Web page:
2. ^ The plot summary is extracted with alterations from Library of the World's Best Literature, Ancient and Modern – Volume 2, ed. Charles Dudley Warner, 1896. See "Aucassin and Nicolette" by Frederick Morris Warren, pg. 943.
  3. ^ Mortimer Adler. Gateway to the Great Books: Volume 2: Imaginative Literature I. Gateway to the Great Books Index Archived 2011-07-16 at the Wayback Machine
  4. ^ The Oxford Companion to Fairy Tales. Edited by Jack Zipes. Oxford University Press. 2015. p. 368. ISBN 978-0-19-968982-8
  5. ^ Henriette-Julie de Castelnau de Murat, Le séjour des amans ou Les Lutins du château de Kernosy, 1773.
  6. ^ Damian-Grint, Peter. "Old French In The Eighteenth Century: Aucassin et Nicolette". In: Early Modern Medievalisms: The Interplay between Scholarly Reflection and Artistic Production. Leiden, The Netherlands: Brill, 2010. pp. 311-312. doi:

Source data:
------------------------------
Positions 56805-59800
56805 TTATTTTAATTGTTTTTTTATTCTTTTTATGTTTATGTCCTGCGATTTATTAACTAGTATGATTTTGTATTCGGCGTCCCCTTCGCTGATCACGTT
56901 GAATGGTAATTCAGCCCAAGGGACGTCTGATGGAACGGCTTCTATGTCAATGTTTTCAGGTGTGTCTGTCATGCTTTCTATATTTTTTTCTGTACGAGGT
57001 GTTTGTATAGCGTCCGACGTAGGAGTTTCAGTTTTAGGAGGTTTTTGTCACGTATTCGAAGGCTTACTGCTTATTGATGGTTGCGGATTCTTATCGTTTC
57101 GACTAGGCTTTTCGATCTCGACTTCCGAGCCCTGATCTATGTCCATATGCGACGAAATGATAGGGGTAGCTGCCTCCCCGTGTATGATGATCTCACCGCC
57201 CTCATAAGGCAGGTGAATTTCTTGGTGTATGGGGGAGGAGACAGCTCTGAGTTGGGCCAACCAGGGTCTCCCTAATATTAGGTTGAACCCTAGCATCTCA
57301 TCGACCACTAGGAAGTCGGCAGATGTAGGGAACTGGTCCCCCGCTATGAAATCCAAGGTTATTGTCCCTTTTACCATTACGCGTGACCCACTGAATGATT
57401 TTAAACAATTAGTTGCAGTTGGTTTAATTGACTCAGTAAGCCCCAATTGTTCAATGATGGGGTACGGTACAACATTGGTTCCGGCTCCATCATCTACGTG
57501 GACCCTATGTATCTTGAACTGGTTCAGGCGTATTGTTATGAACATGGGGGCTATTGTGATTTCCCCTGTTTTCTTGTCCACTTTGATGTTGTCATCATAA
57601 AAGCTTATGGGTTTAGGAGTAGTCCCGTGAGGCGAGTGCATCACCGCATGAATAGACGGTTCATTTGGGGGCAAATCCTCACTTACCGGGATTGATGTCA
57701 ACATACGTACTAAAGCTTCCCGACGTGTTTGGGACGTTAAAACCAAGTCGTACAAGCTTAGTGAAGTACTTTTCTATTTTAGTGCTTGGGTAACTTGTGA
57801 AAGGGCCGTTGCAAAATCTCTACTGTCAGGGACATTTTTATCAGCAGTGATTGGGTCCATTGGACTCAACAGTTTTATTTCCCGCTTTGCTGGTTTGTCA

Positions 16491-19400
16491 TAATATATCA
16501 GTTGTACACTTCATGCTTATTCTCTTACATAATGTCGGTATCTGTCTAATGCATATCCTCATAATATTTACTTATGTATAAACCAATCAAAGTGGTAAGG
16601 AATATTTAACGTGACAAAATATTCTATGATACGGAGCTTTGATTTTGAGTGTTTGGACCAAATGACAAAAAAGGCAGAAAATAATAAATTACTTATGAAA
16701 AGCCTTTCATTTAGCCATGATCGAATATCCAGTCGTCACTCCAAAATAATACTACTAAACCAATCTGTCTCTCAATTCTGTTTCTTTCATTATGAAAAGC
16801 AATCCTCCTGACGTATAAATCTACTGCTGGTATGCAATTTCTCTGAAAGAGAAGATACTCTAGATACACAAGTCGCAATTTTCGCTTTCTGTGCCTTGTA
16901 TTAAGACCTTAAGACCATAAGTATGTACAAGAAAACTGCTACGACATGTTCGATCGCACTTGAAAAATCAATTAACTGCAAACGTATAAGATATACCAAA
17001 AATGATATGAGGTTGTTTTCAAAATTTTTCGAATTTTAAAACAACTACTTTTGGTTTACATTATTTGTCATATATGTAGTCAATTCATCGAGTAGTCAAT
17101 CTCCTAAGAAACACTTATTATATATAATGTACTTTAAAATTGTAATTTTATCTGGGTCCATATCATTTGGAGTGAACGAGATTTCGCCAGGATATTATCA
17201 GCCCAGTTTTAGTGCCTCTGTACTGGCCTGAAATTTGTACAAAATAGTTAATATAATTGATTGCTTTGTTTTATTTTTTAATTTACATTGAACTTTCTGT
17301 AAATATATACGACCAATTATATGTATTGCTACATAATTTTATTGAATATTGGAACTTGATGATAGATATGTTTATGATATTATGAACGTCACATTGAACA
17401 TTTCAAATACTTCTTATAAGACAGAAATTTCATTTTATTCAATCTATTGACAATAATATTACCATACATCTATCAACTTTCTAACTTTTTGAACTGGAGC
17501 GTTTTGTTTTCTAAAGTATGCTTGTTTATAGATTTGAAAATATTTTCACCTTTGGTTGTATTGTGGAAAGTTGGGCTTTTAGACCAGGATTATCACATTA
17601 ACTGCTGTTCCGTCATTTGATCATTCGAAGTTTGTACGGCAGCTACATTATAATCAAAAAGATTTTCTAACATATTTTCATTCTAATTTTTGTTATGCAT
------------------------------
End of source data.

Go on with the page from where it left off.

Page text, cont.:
7. ^ Couvreur, Manuel. "D Aucassin et Nicolette au Chevalier du soleil: Grétry, Philidor et le roman en romances". In: Medievalism and 'manière gothique' in Enlightenment France. éd. Peter Damian-Grint. Oxford: Voltaire Foundation (SVEC 2006:05). 2006. p. 124 (footnote nr. 1). ISBN 0-7294-0879-5
  8. ^ Counson, Albert; Suchier, Hermann. Aucassin et Nicolette: Texte Critique accompagné de paradigmes et d'un lexique. 7éme édition. Paderborn, WG: F. Schoeningh; Paris: J. Gamber. 1909. p. viii.
  9. ^ "Aucassin and Nicolette". National Film Board of Canada. Retrieved 6 March 2023.

External links[edit]

  • Aucassin and Nicolette at Project Gutenberg, translated by Andrew Lang (1887)